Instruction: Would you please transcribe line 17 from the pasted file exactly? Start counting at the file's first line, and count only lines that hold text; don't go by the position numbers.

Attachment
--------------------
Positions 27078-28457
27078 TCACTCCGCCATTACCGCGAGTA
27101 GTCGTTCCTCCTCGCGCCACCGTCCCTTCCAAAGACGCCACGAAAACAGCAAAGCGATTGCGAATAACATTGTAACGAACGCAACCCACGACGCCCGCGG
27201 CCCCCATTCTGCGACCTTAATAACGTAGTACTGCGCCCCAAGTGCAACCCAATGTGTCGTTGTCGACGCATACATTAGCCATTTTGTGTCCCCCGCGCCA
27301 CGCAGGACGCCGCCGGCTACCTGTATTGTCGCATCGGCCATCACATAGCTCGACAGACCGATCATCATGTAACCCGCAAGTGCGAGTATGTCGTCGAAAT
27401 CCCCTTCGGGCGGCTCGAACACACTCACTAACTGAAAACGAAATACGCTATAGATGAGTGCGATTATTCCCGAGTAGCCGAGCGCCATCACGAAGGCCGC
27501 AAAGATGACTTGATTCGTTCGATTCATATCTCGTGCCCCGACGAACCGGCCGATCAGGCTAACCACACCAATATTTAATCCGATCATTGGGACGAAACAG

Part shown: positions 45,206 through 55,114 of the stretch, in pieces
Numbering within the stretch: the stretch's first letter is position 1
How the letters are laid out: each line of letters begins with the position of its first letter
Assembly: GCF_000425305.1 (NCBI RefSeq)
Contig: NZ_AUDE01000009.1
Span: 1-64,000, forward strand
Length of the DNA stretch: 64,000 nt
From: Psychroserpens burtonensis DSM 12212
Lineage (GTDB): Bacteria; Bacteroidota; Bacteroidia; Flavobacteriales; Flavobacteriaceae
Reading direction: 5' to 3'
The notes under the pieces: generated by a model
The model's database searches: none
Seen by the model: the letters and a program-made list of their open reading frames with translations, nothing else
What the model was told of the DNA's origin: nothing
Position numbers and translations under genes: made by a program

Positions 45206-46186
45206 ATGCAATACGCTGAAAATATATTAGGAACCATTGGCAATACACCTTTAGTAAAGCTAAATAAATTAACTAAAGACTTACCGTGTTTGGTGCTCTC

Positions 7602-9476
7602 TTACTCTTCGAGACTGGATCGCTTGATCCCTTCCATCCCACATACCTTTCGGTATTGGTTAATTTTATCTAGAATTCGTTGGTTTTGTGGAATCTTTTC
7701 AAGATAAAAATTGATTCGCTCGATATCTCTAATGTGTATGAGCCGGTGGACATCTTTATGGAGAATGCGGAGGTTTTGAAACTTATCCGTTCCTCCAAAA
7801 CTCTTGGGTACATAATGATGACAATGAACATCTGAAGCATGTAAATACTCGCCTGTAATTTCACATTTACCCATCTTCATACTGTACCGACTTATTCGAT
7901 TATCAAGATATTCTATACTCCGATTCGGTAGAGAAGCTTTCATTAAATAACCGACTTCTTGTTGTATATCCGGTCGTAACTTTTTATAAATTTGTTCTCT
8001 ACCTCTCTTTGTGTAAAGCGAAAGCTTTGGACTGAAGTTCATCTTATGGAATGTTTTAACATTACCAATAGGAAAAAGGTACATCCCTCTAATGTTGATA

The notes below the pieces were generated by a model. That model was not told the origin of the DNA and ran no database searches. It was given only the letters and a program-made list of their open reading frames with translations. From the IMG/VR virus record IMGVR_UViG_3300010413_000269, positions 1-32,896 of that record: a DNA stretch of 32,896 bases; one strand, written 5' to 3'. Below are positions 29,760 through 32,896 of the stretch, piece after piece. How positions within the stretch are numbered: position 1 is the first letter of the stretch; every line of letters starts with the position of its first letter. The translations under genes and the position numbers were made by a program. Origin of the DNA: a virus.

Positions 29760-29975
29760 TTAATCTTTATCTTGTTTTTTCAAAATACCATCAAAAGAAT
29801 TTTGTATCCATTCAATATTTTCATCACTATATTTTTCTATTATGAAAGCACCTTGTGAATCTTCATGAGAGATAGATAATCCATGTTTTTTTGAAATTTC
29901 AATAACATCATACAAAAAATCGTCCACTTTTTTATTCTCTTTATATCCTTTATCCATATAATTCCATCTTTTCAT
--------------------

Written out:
Reading direction: 5' to 3'